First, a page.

“It still has a kind of magic. ”


Some people say markets do better in a recession. One of them just did. Long-threatened by those entrusted with its care, Greenwich covered market has just had a welcome reprieve. The entire development scheme that threatened it was a hubristic notion, of a hotel complex that would open long after a plethora of other new hotels, big and small, in this corner of London. Now, thankfully, someone at Greenwich Hospital Estates has run a spreadsheet that reflects the current outlook and competition, and abandoned the scheme.

The market’s not safe for ever. But hey, nowhere ever is. So it’s a time for celebration – maybe with music, played on glorious old vinyl, by one of Greenwich’s longest-standing stall-holders, Mark Wilson.

How do you feel about the reprieve for the covered market?
It is good news. I’m here just once a week so I don’t always get to hear the full story, sometimes it’s all Chinese whispers without too many details. But the fact we don’t get moved out for two years, I think that’s brilliant. People often say this market is on its last legs, but it isn’t, is it? It’s never going to be huge like Spitalfields, it’s a smaller community, but that’s good. It’s unique.

You’re old school, aren’t you – you were a regular at our much-missed, Stockwell Street market. When did you start coming here?
That would have been about 1994, I was at Portobello too. That was probably when Greenwich was at its peak, then or the late 1980s. Everyone remembers the old petrol station. It’s long gone now – but everyone remembers it.

You started out running a stall while you were in a band, didn’t you?
I was in a band, yes. Last Great Dreamers we were called. We did one album, on Music For Nations. I started at the market ‘cos of my cousin who was our manager, he was starting something in Norwich and said, Have you thought about doing this between gigs? I used to work at PRS and I’d given that up to follow my dream, really, and we never made any money from the band so it seemed like a cool thing to do. And it snowballed. We could do it between gigs. We used to come to Stockwell Street market after gigs, we sometimes we’d get back here at six in the morning, kick the band out, and lay out the stall. But of course we used to have stuff stolen, while we were asleep on the stall.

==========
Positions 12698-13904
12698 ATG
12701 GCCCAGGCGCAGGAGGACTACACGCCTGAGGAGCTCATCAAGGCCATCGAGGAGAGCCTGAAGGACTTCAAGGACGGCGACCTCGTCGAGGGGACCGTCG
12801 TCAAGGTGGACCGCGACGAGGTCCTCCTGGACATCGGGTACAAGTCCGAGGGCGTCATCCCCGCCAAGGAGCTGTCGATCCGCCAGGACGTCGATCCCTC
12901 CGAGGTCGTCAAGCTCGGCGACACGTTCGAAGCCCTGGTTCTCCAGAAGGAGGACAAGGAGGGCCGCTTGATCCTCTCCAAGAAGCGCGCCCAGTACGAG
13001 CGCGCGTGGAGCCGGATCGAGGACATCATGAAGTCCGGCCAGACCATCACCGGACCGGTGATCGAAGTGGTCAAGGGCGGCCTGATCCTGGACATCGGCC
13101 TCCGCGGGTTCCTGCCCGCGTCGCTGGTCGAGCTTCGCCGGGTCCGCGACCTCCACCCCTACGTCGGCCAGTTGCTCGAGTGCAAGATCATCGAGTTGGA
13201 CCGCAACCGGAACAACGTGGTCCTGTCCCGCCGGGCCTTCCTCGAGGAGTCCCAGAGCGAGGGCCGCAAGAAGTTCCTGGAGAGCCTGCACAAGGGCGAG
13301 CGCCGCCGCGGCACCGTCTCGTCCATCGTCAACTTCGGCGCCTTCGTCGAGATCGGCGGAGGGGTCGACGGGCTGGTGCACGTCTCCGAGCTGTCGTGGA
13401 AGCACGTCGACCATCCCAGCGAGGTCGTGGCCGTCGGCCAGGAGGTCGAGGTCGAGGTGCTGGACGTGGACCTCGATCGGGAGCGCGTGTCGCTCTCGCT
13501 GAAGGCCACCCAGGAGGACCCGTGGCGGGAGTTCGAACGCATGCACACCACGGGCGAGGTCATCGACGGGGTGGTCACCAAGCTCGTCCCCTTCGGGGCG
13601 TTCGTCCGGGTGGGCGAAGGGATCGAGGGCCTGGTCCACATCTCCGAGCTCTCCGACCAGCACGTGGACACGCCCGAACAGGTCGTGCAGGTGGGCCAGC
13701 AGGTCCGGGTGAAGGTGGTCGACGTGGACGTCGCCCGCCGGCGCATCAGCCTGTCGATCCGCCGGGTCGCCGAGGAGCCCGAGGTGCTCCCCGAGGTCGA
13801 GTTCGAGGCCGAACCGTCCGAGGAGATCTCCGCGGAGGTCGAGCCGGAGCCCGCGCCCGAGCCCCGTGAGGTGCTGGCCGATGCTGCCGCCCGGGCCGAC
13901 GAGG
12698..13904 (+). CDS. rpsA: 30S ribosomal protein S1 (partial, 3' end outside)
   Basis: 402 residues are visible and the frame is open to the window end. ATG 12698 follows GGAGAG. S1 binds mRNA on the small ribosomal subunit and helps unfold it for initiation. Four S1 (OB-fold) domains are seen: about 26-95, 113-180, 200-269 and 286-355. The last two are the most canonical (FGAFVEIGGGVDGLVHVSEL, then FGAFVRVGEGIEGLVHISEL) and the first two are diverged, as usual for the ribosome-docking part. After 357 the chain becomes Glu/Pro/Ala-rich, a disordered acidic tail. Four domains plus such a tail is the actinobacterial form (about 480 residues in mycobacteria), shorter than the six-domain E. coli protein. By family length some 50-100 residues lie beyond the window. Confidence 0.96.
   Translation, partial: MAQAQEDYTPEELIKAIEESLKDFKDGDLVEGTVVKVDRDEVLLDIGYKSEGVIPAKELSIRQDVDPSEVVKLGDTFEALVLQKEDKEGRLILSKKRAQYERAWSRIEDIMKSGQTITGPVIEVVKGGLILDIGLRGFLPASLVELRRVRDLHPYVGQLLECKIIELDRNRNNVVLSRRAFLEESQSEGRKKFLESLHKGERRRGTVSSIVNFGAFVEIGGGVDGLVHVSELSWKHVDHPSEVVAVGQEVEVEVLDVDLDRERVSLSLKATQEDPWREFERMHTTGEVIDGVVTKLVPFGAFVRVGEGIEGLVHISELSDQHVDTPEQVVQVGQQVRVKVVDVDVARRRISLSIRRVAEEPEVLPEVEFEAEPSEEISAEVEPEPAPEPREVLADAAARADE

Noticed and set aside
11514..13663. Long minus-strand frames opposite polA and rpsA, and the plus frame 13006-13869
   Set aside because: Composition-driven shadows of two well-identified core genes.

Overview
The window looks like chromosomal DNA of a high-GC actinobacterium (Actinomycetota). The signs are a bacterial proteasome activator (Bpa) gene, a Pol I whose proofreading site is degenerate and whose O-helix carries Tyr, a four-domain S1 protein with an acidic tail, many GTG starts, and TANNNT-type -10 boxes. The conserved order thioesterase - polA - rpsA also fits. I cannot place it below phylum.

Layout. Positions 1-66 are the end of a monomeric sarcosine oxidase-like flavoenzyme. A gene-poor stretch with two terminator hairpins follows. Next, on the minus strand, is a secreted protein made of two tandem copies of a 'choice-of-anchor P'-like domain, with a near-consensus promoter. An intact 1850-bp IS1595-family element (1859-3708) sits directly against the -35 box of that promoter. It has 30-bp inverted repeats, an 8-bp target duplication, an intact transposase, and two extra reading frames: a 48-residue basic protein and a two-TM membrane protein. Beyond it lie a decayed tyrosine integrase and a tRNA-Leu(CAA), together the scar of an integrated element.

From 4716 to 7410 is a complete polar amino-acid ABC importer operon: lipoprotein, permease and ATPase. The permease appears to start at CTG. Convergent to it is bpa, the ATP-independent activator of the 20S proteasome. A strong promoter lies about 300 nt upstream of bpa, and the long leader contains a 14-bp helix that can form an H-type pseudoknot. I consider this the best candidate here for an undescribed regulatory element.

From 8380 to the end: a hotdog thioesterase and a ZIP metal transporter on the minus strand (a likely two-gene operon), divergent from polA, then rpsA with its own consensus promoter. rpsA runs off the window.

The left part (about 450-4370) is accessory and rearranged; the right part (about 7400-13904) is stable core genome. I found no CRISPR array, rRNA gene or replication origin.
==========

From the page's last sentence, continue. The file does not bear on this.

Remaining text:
So after being in Greenwich all this time, does it still have some of that magic?
I think it does still have that magic. You can always look back through rose-tinted glasses. It has changed. But it’s got its own merits, there are new traders, new people coming in all the time. I think it will maintain itself if it’s got some youth and new energy with it .

Ten or 20 years ago, some people thought vinyl would die out. Now people think it will outlive CDs.
There is still a market definitely. I don’t think as many people come to Greenwich specifically for vinyl as used to, maybe at weekends but not a Thursday. But it’s never changed to me – I’ve been doing it 15, 20 years, people always tend to want to same thing, meat and two veg, I don’t think it’s any different now.

And I guess a lot of that meat and two veg is Beatles records for tourists?
Exactly. They want to take a bit of Britain home for their teacher back in Barcelona. Or “I buy this for my lecturer, who loves Pink Floyd.” Or for their dad, or for themselves.

So we all dream of looking through the boxes at charity stores and finding a Beatles Butcher sleeve. What’s your best discovery?
Oh man… I usually hear these stories second hand from friends. But some time ago I went to a scout fete at a village hall up in Norfolk, got there as it opened with all the grannies ready to elbow each other to get in first. And there was a guy with a bric a brac stall with a box of singles underneath. And all of them were demos from the 1960s – run of the mill stuff, and also stuff I’d never heard of, plus The Action, The Creation, psych and garage stuff. Some unusual artists. And he said five pounds. I was thinking he meant each, then I realised he meant for the entire box, and there were about 200 in there.

So I go to every village scout fete ever since then, but never found anything good at one since. Just Jim Reeves records.

 

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